The most successful business leaders are people who know all aspects of the companies they run. That in-depth knowledge creates challenges when the time comes for their retirement and much-needed succession planning.
Essential is a commonly used word defined as, “absolutely necessary and extremely important.” However, the word is creating a bone of contention between two companies in the consumer electronics industry.
The continuing war between one of the world’s most powerful combines and a well-financed up-and-comer has yet another casualty.
KFC’s current and highly popular ad campaign has shown a succession of celebrities portraying the legendary Colonel Sanders. The commercials are credited for turning around the fast food chain’s fortunes. From Daryl Hammond to George Hamilton, impressionists, actors and comedians share the iconic white suit with KFC’s blessing.
Last week we started discussing some ways that a business can keep their dispute out of the courtroom. Beyond communication and having a general appreciation for the other side’s perspective, there are some very specific safeguards a business can set up in order to protect itself.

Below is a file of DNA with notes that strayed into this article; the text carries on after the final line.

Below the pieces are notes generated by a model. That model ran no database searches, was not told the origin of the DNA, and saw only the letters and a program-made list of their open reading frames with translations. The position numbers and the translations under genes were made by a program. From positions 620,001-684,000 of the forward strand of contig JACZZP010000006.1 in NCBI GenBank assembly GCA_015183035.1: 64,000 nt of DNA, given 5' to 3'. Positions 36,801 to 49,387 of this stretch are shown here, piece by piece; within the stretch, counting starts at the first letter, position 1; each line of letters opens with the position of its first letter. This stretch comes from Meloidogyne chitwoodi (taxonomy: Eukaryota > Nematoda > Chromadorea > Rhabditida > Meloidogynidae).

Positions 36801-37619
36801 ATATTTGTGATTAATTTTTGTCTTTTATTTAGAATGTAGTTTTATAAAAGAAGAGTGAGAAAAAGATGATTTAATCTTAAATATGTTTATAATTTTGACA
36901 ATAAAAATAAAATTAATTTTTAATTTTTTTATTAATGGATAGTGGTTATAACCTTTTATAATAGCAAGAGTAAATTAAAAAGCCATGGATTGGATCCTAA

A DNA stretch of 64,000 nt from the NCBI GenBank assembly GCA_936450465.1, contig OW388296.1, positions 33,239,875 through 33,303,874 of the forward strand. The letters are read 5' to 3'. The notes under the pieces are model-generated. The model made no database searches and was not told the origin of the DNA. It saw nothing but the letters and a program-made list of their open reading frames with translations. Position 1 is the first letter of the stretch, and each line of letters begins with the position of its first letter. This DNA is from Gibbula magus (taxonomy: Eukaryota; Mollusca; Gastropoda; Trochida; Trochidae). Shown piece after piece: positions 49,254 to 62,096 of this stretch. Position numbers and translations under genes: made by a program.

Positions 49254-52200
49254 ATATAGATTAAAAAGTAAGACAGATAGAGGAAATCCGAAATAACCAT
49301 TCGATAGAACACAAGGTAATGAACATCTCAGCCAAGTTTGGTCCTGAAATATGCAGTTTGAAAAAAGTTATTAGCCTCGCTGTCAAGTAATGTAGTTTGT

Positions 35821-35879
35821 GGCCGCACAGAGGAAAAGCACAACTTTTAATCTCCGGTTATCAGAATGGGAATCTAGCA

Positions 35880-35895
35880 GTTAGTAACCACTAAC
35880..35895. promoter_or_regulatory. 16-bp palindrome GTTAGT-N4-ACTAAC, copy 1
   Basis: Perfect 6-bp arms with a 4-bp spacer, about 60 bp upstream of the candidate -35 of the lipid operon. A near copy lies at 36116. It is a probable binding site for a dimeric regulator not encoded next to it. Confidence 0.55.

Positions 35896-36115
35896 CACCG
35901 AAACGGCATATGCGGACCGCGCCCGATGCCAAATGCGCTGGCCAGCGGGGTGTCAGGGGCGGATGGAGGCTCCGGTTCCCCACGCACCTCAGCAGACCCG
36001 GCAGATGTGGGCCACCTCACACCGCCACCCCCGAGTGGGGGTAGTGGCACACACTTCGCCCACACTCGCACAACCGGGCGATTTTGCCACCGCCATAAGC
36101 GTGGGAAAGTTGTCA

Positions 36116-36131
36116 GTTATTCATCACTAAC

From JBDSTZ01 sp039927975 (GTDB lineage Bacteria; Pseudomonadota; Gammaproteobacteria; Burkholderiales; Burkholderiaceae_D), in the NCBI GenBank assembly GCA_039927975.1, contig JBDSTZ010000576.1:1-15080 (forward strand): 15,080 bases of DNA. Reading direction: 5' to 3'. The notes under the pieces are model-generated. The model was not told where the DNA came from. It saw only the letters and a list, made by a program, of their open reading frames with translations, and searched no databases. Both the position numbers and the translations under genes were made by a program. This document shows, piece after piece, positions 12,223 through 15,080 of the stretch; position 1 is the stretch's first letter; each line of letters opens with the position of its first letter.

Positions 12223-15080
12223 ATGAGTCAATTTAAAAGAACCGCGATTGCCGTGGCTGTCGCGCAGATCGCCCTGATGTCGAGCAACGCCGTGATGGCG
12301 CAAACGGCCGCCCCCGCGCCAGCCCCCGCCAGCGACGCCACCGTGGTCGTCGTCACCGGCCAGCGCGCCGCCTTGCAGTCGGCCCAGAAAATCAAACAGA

Whether we think about disputes in our personal life or in our business life, one thing is for sure: we try to avoid them or resolve them as quickly as possible. Another thing is pretty clear as well: they are inevitable. Through certain disputes comes more understanding and growth in a relationship and that very same concept can be applied to a business too.
Starting a business with family can have many fulfilling aspects. However, it also has its share of difficulties. In addition to the typical challenges with starting a business, starting a business with family can have its own set of issues connected to it. This includes issues related to boundary-setting.
Businesses have a duty to always act ethically with their partners and customers. This includes not misleading others through your business dealings. When the practices of a business become deceptive, they become illegal, and are therefore prohibited by state law.
Doing business means you enter into contracts regularly. You purchase services and supplies from vendors. You hire workers, employees, and contractors. You may offer products and supplies to others. Day-to-day business requires regular contractual agreements.